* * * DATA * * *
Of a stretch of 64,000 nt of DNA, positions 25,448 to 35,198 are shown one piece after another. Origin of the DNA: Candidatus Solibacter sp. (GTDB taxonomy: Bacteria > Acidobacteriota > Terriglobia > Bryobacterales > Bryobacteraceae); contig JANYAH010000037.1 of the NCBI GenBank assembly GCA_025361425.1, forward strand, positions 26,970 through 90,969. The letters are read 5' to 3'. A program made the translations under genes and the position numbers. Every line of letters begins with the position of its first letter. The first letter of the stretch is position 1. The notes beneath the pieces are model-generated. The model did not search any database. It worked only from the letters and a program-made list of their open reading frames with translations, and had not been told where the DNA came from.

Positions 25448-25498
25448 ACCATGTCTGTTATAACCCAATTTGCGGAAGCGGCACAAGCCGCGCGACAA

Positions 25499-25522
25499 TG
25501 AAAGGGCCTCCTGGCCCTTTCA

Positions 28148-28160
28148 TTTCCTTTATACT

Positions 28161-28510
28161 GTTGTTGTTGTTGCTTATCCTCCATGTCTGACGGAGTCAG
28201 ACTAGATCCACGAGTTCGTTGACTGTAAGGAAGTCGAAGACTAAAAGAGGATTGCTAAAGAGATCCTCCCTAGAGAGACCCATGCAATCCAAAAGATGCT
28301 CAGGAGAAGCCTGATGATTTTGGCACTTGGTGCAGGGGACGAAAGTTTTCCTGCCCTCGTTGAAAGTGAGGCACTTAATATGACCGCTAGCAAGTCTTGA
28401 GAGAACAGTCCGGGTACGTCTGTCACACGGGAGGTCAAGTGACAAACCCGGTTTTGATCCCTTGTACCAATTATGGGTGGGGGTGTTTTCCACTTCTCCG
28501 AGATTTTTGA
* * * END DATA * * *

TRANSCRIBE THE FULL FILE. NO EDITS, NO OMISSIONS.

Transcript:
Of a stretch of 64,000 nt of DNA, positions 25,448 to 35,198 are shown one piece after another. Origin of the DNA: Candidatus Solibacter sp. (GTDB taxonomy: Bacteria > Acidobacteriota > Terriglobia > Bryobacterales > Bryobacteraceae); contig JANYAH010000037.1 of the NCBI GenBank assembly GCA_025361425.1, forward strand, positions 26,970 through 90,969. The letters are read 5' to 3'. A program made the translations under genes and the position numbers. Every line of letters begins with the position of its first letter. The first letter of the stretch is position 1. The notes beneath the pieces are model-generated. The model did not search any database. It worked only from the letters and a program-made list of their open reading frames with translations, and had not been told where the DNA came from.

Positions 25448-25498
25448 ACCATGTCTGTTATAACCCAATTTGCGGAAGCGGCACAAGCCGCGCGACAA

Positions 25499-25522
25499 TG
25501 AAAGGGCCTCCTGGCCCTTTCA

Positions 28148-28160
28148 TTTCCTTTATACT

Positions 28161-28510
28161 GTTGTTGTTGTTGCTTATCCTCCATGTCTGACGGAGTCAG
28201 ACTAGATCCACGAGTTCGTTGACTGTAAGGAAGTCGAAGACTAAAAGAGGATTGCTAAAGAGATCCTCCCTAGAGAGACCCATGCAATCCAAAAGATGCT
28301 CAGGAGAAGCCTGATGATTTTGGCACTTGGTGCAGGGGACGAAAGTTTTCCTGCCCTCGTTGAAAGTGAGGCACTTAATATGACCGCTAGCAAGTCTTGA
28401 GAGAACAGTCCGGGTACGTCTGTCACACGGGAGGTCAAGTGACAAACCCGGTTTTGATCCCTTGTACCAATTATGGGTGGGGGTGTTTTCCACTTCTCCG
28501 AGATTTTTGA